Proposed temporary property tax rebate ‘won’t make a difference,’ Republican leader says | Illinois

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(The Center Square) – While Gov. J.B. Pritzker is promoting a proposed property tax rebate, there are issues being ignored that are compounding taxpayer costs for local governments, like increasing pension liabilities, the governor’s Republican critics say.

Illinois has the second-highest property taxes in the nation, according to the Tax Foundation. The impacts on taxpayers are compounded by record-high inflation across all sectors.

Pritzker has been touring the state touting his proposed $1 billion of temporary tax relief. That includes freezing the annual gas tax increase and freezing the tax on groceries. In Decatur Wednesday, Pritzker pitched his proposed property tax rebate he says will double the tax deduction for nearly two million Illinois homeowners.

“It’s called the Illinois Family Relief Plan and it starts with immediate property tax relief, up to $300 to every eligible homeowner,” Pritzker said.

House Minority Leader Jim Durkin, R-Western Springs, said that’s not going to make much of a difference with record high inflation.

“It’s not enough for him to say that we’re going to do a temporary property tax relief for Illinois citizens,” Durkin told The Center Square. “[Democrats have] the majority. If they really wanted to do something with the property tax system, make it permanent with some sort of property tax reform, they can do it.”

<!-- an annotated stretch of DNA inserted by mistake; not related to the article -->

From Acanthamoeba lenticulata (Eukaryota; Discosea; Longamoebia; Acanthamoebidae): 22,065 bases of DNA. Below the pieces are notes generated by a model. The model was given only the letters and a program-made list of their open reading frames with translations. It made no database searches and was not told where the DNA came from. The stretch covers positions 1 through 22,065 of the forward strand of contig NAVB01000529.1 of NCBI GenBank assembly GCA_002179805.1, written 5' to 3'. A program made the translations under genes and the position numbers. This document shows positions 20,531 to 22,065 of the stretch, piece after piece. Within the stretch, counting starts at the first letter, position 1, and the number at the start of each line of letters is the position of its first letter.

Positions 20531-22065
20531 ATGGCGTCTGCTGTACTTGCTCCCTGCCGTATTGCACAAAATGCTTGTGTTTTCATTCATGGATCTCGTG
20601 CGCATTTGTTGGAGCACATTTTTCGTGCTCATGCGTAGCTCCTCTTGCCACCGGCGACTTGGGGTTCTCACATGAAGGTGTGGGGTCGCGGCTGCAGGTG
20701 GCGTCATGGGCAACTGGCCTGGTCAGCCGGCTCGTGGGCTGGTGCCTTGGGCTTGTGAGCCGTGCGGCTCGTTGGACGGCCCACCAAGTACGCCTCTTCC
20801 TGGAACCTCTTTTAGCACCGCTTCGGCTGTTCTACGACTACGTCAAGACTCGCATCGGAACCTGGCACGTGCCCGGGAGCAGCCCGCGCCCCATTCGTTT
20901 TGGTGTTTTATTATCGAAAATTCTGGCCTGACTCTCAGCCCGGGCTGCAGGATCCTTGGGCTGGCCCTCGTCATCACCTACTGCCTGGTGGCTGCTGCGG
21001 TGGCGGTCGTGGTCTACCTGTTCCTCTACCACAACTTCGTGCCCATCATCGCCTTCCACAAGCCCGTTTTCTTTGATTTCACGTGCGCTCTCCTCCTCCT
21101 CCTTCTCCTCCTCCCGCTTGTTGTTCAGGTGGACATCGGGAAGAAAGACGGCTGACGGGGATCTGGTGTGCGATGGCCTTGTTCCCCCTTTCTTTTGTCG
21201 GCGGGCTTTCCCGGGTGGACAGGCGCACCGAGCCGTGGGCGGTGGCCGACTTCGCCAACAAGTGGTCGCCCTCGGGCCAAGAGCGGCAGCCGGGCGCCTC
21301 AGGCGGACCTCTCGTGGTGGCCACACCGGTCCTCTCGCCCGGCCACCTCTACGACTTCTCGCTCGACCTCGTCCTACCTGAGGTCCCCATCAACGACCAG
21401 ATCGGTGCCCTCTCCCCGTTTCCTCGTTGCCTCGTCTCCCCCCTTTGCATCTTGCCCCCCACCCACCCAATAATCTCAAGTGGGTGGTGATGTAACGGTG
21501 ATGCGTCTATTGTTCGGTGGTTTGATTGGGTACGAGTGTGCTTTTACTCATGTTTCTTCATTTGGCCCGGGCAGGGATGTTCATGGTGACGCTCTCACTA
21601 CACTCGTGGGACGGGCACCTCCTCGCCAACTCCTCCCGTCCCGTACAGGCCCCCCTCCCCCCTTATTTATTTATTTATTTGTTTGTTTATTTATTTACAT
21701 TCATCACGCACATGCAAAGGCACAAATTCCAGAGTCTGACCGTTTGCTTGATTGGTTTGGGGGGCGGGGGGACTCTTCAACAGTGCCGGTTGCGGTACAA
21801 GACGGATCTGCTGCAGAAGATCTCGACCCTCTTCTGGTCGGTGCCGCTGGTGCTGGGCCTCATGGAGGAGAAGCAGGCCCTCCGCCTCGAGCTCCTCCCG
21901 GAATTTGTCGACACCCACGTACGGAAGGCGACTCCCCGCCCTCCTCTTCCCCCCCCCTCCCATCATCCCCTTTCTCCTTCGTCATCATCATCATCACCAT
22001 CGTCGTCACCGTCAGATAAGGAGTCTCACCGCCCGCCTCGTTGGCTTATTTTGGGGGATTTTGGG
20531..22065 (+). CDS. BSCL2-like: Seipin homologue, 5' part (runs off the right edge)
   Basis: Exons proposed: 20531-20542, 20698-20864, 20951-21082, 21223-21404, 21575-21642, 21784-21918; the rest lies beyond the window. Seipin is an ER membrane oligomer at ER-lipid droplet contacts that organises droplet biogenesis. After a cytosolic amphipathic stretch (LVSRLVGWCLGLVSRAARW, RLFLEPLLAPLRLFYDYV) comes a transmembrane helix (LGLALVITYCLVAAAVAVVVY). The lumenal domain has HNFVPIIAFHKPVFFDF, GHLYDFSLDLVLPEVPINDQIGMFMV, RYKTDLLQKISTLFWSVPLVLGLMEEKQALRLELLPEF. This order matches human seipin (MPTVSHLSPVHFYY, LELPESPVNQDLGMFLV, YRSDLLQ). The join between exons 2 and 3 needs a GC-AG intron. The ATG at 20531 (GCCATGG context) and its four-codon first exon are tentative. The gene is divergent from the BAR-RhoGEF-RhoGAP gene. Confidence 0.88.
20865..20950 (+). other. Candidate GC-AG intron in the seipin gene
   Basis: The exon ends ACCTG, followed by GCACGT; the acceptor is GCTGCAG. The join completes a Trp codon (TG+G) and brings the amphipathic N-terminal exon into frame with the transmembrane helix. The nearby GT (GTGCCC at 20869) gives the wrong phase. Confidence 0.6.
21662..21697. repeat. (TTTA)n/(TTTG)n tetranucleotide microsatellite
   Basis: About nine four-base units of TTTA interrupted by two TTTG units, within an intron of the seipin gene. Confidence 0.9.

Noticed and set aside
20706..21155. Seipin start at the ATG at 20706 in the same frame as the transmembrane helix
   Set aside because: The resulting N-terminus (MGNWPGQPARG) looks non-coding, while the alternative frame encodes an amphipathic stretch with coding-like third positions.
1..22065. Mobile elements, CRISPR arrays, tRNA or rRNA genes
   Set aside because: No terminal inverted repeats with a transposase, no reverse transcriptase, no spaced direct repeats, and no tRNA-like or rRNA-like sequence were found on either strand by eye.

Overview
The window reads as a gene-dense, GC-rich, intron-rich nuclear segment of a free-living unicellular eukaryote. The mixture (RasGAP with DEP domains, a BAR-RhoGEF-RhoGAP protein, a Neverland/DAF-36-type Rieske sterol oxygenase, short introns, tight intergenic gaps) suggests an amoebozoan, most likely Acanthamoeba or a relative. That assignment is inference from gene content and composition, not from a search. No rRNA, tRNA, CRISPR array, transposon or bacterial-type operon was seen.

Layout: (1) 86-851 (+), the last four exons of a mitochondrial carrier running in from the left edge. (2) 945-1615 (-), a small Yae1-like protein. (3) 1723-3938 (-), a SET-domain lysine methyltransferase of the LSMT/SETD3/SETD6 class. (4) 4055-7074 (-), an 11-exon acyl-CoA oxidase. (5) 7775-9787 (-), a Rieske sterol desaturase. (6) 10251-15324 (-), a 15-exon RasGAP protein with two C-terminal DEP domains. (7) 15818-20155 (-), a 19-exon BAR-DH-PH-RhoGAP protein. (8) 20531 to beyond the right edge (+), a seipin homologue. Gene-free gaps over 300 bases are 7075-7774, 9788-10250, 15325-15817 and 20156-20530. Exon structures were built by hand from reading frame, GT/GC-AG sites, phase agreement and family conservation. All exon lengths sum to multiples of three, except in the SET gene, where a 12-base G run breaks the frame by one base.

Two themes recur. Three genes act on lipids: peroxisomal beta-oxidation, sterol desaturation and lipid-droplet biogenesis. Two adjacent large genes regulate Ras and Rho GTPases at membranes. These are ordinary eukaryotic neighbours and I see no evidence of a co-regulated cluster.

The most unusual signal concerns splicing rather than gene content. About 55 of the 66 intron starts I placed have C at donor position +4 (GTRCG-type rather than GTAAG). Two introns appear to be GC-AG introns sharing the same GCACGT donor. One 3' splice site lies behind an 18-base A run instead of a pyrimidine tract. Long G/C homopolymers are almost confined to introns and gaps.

Durkin said Republicans have for years promoted a variety of ideas to control or lower property taxes in Illinois and are willing to negotiate with Democrats and the governor.

Pritzker said Wednesday his proposed increase of $350 million in state spending for K-12 education will help alleviate some of the property tax burden, but notes more needs to be done.

Illinois Municipal League Executive Director Brad Cole was with Pritzker in Decatur Wednesday and said getting the state budget stabilized will help control local costs.

“Property taxes for cities and villages are a small portion of their budget, but having the state budget stabilized with more resources available to them eliminates the need for them to put more unfunded mandates on local governments,” Cole said.

There’s also the recent public safety pension consolidation law Cole said will help with costs in the long run.

Down the road in Springfield Tuesday, Alderman Ralph Hanauer said decades-old pension sweeteners mandated by the statehouse are driving up local costs.

“At one point we were 80% funding, 70% funding, and with the stroke of a pen we went to 40%,” Hanauer said.

The state changed required benefits with a Tier II pension in 2011, but Tier I pensioners are still driving up costs with 3% compounded annual increases and free retiree health care.

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Caleb Alexander

Caleb Alexander

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